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Knowledge of the crop-weed interference on weed biology along with yield penalties can be used for the development of integrated weed management (IWM) tactics. Nevertheless, little is known about the beneficial effects of soybean density, an important aspect of IWM, on late Palmer amaranth (Amaranthus palmeri S. Watson) establishment time. Two field experiments were conducted in 2014 and 2015 to investigate how various soybean [Glycine max (L.) Merr.]densities with A. palmeri establishment timings in weeks after crop emergence (WAE) affect height, biomass and seed production of the weed but also crop yield in drill-seeded soybean. Soybean density had a significant impact on dry weight and seed production of A. palmeri that established within the first two weeks of crop emergence, but not for establishment timings of the weed four weeks and later in relation to crop emergence. Differential performance of A. palmeri gender was observed regarding greater biomass production of female than male plants under crop presence merits further investigation. Grain yield reductions were recorded at earlier A. palmeri establishment timings (i.e. 0 and 1 WAE) compared to 8 WAE establishment timing in 2014 and 2015. High soybean densities resulted in greater soybean yields compared to low soybean density, but no grain yield benefits were observed between medium and high soybean densities. Crop budget analysis revealed the benefits of moderate seeding rate (i.e. 250, 000 seeds ha-1) increases in comparison to lower (i.e. 125,000 seeds ha-1) or high (i.e. 400,000 seeds ha-1) on crop revenue, net income returns and breakeven price. Earlier A. palmeri establishment timings (i.e. 0, 1 and 2 WAE) resulted in lower crop revenue and net income returns compared to later establishment timings of the weed.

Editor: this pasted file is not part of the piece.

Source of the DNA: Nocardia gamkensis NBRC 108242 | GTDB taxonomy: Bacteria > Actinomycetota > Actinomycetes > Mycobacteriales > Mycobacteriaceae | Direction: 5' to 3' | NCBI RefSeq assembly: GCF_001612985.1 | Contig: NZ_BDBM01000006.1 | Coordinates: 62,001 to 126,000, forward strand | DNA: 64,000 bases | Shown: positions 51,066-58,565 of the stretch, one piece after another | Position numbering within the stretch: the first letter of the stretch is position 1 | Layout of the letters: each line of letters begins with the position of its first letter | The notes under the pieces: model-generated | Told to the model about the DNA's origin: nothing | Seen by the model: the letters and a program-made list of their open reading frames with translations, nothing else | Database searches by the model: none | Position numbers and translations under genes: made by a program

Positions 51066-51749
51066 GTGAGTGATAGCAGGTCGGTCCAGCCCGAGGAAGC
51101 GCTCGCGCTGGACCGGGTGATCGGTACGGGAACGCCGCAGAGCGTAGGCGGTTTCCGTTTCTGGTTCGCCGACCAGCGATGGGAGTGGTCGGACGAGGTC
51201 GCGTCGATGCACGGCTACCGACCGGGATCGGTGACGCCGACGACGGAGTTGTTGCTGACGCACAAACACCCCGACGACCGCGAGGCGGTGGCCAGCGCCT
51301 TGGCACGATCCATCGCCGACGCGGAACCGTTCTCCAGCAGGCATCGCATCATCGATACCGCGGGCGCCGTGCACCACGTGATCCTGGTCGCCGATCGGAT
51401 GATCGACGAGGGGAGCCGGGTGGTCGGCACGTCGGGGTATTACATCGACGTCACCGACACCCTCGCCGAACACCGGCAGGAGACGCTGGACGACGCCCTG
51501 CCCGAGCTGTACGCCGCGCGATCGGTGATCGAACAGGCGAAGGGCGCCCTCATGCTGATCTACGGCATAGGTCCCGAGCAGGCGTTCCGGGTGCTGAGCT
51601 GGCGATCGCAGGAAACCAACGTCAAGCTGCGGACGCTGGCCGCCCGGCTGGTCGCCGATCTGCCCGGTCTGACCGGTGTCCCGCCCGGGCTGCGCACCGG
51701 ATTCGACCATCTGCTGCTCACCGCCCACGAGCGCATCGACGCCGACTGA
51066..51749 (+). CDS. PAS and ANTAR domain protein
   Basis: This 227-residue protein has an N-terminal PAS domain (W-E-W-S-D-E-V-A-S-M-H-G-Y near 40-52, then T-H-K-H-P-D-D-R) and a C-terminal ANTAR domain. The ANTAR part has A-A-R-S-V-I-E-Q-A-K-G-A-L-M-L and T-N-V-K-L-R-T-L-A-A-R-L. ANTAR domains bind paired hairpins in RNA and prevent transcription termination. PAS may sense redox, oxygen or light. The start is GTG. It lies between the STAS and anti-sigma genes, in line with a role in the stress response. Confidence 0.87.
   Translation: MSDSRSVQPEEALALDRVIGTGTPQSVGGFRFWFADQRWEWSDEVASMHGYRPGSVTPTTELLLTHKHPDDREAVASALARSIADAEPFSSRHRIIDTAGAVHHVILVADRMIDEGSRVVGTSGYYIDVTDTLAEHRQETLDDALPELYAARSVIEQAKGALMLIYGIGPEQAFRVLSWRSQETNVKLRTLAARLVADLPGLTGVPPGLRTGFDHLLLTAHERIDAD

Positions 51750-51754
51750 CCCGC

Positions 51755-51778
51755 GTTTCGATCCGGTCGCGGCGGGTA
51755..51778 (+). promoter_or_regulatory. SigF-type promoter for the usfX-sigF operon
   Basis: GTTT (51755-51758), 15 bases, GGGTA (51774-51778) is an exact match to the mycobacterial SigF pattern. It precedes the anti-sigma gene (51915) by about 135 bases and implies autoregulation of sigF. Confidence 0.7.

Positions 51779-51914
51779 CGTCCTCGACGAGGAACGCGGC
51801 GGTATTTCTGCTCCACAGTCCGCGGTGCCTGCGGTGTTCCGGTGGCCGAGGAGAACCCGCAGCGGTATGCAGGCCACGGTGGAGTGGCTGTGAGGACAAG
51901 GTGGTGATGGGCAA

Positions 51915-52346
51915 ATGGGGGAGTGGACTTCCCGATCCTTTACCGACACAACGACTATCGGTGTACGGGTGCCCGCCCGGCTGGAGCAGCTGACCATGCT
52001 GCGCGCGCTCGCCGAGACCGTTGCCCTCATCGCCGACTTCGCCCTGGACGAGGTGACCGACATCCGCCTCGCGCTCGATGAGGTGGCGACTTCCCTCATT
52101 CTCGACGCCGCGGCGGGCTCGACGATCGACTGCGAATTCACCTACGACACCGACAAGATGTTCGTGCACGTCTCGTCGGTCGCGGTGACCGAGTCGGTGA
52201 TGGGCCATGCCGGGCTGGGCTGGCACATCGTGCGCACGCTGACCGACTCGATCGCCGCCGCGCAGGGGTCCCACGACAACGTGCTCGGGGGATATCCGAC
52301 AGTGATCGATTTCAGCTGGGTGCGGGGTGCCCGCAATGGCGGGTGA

The following commentary on Jang and Choi’s chapter Issues and New Directions in Personality Disorder (PD) Genetics (This Volume) echoes their call to harness advances in PD assessment rather than rely on politically derived "top down" nosologies. We first discuss how recent work in the joint hierarchical structure of PD traits and psychopathology, as well as, personality dynamics (i.e., how personality manifests in different situations) likely offer fruitful avenues for exploring the more nuanced role of genetics in the development and maintenance of PD. Second, we highlight the need to better understand the role of environment in PD genetics and discuss emerging models (e.g., common pathway model). Third, we stress the need for more research and larger samples in order to arrive at stronger conclusions. Fourth, we consider how advances in gene-environment research can help to determine targets for PD prevention and treatment.